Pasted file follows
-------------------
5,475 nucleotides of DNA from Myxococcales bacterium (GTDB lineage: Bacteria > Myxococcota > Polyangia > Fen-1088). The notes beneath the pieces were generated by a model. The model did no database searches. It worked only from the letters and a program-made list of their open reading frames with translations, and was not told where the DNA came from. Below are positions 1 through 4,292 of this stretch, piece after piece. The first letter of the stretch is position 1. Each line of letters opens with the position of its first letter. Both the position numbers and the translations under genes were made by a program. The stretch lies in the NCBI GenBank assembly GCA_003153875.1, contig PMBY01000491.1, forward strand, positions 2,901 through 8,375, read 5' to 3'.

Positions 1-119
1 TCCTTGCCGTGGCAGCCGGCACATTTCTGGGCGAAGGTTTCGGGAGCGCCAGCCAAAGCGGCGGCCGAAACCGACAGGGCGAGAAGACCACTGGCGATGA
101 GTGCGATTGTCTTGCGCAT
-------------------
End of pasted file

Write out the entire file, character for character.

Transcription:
5,475 nucleotides of DNA from Myxococcales bacterium (GTDB lineage: Bacteria > Myxococcota > Polyangia > Fen-1088). The notes beneath the pieces were generated by a model. The model did no database searches. It worked only from the letters and a program-made list of their open reading frames with translations, and was not told where the DNA came from. Below are positions 1 through 4,292 of this stretch, piece after piece. The first letter of the stretch is position 1. Each line of letters opens with the position of its first letter. Both the position numbers and the translations under genes were made by a program. The stretch lies in the NCBI GenBank assembly GCA_003153875.1, contig PMBY01000491.1, forward strand, positions 2,901 through 8,375, read 5' to 3'.

Positions 1-119
1 TCCTTGCCGTGGCAGCCGGCACATTTCTGGGCGAAGGTTTCGGGAGCGCCAGCCAAAGCGGCGGCCGAAACCGACAGGGCGAGAAGACCACTGGCGATGA
101 GTGCGATTGTCTTGCGCAT